A proposal for the country’s first large-scale marine fish farm that would raise grouper, sea bass and other valuable dinner-table species has been sent to the Council of Development for Cambodia for approval, officials confirmed on Tuesday.
The council is expected to consult with Sihanoukville authorities on whether there would be effects on local fisheries or the marine environment before making a final decision, said Hav Viseth, director of the Agriculture Ministry’s department of aquaculture.
Ing Try, director of the ministry’s fisheries department, said aquaculture was the solution to rising demand for food along the coast, especially as natural fish stocks declined.
“The coastline of Cambodia is only 435 km. It’s not big. The tourists are coming, and if the number keeps increasing, how can we have enough fish?” he asked.
“We need to supply locals and supply tourists,” Mr. Try said. “Most people want to eat seafood when they come to Cambodia…. Restaurants in this town, before, told me they’d go through 10 kg a day. Now some go through 3 tons.”
The $24 million proposal by Norwegian company Vitamar would create a coastal base and egg-hatching site in Preah Sihanouk province over the next eight years, and train some 200 locals in aquaculture and fish farming, according to local media reports earlier this year.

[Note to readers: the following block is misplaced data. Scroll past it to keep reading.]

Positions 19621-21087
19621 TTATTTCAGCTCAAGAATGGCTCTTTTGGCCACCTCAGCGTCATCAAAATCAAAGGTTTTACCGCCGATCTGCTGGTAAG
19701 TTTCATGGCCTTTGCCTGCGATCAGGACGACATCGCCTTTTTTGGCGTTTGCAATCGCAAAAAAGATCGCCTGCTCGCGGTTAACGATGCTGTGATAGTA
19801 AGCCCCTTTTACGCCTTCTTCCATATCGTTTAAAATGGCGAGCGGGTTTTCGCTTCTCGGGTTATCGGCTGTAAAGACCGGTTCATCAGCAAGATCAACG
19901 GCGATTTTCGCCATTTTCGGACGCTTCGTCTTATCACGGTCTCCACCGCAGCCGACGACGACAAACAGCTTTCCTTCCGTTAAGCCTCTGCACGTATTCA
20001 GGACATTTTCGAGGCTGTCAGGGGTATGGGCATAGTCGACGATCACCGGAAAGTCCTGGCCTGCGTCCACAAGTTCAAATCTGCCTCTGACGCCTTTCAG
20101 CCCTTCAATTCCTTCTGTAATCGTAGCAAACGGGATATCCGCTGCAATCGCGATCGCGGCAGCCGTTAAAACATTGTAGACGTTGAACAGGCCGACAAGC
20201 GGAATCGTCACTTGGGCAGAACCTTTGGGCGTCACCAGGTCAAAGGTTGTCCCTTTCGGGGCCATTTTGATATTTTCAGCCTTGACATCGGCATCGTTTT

Vitamar declined to confirm its investment in the project, which was finalized on Monday, according to aquaculture development director Thay Somony. Vitamar CEO Bjorn Myrseth has started similar ventures in Vietnam, Chile, Scotland, Greece, Spain and Norway.
Mr. Try, the fisheries director, said at a coastal development conference late last month that developing commercial-scale aquaculture was an essential step toward accommodating rising fish demand from tourists, especially as the province was looking to attract up to 2 million visitors per year starting in 2020.
While Mr. Viseth said he was confident in Vitamar’s expertise and had no concerns about the environmental impacts of the project, previous experiments in fish farming suggest that Cambodia’s desire for certain valuable species may prove harmful to native fish stocks.
The U.K.-based Marine Conservation Society has rated farmed sea bass as second-to-last in its sustainability tiers, noting that the fish are carnivorous, eat more meat than they produce and that runoff from their feed pollutes ocean water.
Environment Minister Say Sam Al said approval might be a long time coming.
“We haven’t come to any decisions. We haven’t had a policy on marine aquaculture before,” he said, adding that it was time to change that.
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